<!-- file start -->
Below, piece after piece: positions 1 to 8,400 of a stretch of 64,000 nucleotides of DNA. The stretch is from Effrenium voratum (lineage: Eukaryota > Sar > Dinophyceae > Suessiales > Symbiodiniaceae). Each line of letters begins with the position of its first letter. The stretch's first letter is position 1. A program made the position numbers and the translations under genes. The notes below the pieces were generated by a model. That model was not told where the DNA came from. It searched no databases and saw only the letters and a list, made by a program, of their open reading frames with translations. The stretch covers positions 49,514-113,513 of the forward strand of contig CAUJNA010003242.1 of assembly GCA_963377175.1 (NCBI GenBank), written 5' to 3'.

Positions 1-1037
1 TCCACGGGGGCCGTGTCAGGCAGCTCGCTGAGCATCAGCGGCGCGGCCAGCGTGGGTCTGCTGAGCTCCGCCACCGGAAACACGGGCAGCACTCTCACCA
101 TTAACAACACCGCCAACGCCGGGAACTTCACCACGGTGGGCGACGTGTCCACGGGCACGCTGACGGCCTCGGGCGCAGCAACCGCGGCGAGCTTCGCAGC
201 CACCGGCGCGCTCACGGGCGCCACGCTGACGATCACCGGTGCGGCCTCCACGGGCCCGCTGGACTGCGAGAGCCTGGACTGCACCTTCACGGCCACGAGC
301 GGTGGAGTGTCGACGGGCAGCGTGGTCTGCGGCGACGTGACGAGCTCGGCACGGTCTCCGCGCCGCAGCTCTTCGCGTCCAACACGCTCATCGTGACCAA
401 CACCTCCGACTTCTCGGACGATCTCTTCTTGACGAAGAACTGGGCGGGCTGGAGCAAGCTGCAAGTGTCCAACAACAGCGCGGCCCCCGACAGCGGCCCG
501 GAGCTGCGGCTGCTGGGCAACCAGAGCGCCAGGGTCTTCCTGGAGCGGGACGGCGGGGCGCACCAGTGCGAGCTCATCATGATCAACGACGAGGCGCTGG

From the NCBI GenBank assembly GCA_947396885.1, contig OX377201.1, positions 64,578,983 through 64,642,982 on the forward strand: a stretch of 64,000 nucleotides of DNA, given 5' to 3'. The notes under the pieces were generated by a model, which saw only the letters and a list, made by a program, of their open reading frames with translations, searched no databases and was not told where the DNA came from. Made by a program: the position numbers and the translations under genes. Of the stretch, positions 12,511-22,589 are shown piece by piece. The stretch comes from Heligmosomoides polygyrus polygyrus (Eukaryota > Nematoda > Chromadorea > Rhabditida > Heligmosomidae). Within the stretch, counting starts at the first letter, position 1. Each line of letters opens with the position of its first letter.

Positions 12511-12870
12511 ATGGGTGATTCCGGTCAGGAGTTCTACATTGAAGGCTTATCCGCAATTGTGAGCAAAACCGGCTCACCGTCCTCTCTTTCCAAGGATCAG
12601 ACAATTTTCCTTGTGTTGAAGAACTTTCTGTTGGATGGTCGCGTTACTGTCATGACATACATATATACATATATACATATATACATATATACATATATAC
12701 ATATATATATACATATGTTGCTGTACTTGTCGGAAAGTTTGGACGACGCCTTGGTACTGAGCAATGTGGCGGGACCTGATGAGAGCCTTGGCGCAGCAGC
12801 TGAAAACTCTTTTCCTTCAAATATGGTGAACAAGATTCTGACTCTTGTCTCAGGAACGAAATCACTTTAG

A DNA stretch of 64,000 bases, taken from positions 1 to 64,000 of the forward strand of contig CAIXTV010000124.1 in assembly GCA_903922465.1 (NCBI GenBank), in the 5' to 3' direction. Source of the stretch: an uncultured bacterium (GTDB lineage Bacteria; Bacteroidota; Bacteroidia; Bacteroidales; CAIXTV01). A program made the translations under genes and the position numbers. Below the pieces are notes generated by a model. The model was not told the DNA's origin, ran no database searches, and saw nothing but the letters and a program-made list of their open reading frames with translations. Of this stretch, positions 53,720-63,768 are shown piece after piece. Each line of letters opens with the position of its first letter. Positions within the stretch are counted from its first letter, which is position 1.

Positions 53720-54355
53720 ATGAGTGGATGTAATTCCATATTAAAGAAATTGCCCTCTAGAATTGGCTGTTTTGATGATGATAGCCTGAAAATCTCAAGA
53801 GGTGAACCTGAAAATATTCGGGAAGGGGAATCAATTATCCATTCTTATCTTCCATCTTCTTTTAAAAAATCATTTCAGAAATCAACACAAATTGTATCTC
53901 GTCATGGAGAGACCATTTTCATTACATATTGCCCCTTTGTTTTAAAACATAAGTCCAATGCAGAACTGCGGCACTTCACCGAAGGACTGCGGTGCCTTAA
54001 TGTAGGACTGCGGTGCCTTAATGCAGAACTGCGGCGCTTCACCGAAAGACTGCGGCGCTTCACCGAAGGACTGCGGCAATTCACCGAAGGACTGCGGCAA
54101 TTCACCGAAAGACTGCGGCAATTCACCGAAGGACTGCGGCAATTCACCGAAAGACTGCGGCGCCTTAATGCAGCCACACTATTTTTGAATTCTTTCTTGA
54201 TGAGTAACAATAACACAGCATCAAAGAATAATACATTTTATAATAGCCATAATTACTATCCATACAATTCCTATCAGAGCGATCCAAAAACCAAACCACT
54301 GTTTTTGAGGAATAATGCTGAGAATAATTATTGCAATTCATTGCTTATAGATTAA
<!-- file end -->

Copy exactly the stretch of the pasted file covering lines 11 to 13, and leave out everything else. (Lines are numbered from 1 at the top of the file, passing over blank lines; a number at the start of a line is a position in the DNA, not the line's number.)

12511 ATGGGTGATTCCGGTCAGGAGTTCTACATTGAAGGCTTATCCGCAATTGTGAGCAAAACCGGCTCACCGTCCTCTCTTTCCAAGGATCAG
12601 ACAATTTTCCTTGTGTTGAAGAACTTTCTGTTGGATGGTCGCGTTACTGTCATGACATACATATATACATATATACATATATACATATATACATATATAC
12701 ATATATATATACATATGTTGCTGTACTTGTCGGAAAGTTTGGACGACGCCTTGGTACTGAGCAATGTGGCGGGACCTGATGAGAGCCTTGGCGCAGCAGC